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8/89. Report of occupational asthma due to phytase and beta-glucanase.

    OBJECTIVES: Occupational asthma is the principal cause of respiratory disease in the workplace. The enzymes phytase and beta-glucanase are used in the agricultural industry to optimise the nutritional value of animal feeds. A relation between these enzymes and occupational asthma in a 43 year old man was suspected. methods: inhalation challenge tests were performed with the enzymes phytase, beta-glucanase, and amylase. Skin prick tests were performed with the enzymes diluted to a concentration of 1 mg/ml and 5 mg/ml. Specific IgE to phytase and beta-glucanase were measured with a radioallergosorbent test. RESULTS: Baseline spirometry values were normal. A histamine challenge test showed bronchial hyperreactivity. Exposure to phytase and beta-glucanase led to significant reductions in forced vital capacity and forced expired volume in 1 second. No significant differences were noted after exposure to amylase. skin tests showed a positive reaction to beta-glucanase (5 mm) at a concentration of 1 mg/ml and positive reactions to beta-glucanase (7 mm) and phytase (5 mm) at a concentration of 5 mg/ml. Similarly specific IgE was present against both phytase and beta-glucanase, at 2.5% and 9.3% binding respectively (2% binding is considered positive). CONCLUSIONS: This is the first description of occupational asthma due to the enzymes phytase and beta-glucanase. Their addition to the ever increasing list of substances associated with occupational asthma will have notable implications for those exposed to these enzymes.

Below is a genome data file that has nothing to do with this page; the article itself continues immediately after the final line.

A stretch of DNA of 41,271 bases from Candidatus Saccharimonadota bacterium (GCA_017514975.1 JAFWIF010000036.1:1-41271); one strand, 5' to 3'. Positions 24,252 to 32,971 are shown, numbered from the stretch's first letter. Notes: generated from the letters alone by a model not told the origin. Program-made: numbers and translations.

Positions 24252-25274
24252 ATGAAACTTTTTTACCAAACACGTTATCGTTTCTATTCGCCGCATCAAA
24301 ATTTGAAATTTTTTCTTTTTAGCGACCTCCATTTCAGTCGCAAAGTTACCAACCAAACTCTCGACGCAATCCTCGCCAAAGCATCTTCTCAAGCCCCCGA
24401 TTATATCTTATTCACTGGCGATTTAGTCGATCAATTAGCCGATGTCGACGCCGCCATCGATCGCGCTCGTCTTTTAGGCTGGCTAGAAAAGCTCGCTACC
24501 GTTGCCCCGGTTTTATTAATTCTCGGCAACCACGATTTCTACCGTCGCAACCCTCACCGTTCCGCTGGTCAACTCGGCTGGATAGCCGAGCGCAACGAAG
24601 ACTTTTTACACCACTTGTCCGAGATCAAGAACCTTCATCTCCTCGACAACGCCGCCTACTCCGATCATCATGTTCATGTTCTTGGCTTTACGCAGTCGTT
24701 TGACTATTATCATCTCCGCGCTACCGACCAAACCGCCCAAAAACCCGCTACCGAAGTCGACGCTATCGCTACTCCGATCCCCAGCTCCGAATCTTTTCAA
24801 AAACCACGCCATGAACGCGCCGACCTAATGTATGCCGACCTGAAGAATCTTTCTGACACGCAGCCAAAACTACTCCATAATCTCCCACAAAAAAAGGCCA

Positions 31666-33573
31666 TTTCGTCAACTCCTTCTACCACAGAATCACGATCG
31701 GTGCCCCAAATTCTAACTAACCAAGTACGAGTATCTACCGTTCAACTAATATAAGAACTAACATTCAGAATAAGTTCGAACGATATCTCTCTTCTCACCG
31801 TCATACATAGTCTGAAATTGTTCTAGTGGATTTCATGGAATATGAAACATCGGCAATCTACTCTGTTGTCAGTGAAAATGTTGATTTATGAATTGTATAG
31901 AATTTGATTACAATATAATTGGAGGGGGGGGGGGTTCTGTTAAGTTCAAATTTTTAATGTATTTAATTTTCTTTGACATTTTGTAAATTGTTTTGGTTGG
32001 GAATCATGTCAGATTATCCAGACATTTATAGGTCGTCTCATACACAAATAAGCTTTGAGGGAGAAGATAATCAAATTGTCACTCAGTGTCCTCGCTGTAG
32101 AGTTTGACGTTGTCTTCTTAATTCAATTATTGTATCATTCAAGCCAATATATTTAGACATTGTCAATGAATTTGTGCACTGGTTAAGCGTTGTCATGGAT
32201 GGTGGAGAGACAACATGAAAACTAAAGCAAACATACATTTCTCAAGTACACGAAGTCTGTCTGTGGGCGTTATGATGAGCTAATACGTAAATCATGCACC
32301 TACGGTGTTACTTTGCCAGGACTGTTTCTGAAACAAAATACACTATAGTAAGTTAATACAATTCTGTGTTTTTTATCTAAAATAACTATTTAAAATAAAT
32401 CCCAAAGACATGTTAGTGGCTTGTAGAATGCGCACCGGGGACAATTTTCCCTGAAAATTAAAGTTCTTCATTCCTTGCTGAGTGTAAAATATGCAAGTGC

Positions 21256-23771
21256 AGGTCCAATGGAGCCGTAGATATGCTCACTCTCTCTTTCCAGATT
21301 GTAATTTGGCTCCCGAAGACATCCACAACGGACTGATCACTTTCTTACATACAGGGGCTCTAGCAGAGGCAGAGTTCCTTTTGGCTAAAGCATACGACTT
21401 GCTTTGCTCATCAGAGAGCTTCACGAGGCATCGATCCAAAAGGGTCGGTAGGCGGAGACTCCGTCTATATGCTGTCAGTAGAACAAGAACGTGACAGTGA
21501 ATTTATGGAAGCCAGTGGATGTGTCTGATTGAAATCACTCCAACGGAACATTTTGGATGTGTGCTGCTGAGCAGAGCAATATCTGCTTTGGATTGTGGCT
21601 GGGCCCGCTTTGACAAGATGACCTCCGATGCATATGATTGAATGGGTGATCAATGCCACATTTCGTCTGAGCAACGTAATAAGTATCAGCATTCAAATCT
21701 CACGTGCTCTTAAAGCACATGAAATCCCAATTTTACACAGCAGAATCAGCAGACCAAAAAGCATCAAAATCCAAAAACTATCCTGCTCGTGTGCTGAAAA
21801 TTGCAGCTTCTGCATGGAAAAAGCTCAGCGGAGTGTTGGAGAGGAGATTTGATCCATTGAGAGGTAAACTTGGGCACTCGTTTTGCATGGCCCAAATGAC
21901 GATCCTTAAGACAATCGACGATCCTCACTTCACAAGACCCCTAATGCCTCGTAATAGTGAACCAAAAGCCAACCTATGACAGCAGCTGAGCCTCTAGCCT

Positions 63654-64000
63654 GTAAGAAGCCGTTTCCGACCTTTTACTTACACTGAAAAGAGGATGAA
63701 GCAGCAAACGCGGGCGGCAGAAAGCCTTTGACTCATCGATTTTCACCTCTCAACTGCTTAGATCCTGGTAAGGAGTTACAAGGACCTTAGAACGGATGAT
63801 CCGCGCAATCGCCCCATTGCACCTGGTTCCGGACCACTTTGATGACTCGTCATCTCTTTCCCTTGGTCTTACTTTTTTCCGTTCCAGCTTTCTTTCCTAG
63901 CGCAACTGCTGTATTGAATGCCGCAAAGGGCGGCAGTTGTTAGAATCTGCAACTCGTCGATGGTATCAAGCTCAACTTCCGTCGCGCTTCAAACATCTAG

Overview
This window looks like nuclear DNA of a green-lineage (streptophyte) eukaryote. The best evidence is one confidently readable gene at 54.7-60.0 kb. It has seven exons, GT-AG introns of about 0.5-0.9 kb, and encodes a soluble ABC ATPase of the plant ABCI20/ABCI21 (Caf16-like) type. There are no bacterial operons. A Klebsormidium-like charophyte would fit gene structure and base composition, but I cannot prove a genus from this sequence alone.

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9/89. intraocular pressure elevation in a child due to the use of inhalation steroids--a case report.